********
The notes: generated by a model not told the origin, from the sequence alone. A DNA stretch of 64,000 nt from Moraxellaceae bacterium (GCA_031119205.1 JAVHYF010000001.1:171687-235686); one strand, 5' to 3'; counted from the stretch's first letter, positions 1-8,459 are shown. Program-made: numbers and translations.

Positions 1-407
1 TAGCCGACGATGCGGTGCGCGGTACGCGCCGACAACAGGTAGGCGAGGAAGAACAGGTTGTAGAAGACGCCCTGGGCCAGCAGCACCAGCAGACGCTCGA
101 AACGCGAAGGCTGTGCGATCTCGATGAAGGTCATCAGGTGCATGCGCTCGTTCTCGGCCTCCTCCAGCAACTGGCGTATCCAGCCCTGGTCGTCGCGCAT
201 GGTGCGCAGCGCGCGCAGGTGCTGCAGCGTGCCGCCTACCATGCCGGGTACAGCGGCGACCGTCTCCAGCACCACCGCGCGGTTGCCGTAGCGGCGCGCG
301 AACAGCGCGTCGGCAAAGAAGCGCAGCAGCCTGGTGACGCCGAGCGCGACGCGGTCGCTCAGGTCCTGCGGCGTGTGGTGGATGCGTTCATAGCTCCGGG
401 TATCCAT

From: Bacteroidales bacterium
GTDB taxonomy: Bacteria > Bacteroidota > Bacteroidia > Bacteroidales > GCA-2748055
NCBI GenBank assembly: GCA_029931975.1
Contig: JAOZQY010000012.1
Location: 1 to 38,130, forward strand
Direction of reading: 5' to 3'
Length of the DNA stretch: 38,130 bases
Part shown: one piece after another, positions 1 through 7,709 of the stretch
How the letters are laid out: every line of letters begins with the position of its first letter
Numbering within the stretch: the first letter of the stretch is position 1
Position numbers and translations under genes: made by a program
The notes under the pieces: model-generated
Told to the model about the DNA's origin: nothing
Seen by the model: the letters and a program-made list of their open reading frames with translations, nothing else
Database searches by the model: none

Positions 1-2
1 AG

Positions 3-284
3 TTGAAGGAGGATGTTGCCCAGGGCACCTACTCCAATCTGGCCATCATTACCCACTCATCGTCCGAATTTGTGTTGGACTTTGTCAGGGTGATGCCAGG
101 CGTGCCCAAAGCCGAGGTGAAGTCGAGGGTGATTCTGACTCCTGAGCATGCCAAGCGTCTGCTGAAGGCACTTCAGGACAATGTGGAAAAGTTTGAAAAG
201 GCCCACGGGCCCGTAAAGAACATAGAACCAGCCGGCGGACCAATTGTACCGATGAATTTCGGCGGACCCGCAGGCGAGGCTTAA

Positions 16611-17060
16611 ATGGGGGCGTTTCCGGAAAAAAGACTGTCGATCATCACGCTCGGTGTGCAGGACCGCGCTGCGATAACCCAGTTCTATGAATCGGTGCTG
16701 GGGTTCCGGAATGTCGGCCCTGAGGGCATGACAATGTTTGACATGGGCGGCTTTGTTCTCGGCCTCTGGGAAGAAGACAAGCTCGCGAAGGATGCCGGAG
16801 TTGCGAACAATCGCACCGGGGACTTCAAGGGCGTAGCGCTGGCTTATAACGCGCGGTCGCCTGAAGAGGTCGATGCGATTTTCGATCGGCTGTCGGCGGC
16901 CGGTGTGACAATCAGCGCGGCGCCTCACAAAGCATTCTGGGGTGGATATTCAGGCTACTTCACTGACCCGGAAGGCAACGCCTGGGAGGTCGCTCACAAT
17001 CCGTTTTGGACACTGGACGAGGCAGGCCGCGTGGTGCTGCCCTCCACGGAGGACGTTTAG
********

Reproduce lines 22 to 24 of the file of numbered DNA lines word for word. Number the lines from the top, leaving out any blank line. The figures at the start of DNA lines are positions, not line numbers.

Database searches by the model: none

Positions 1-2
1 AG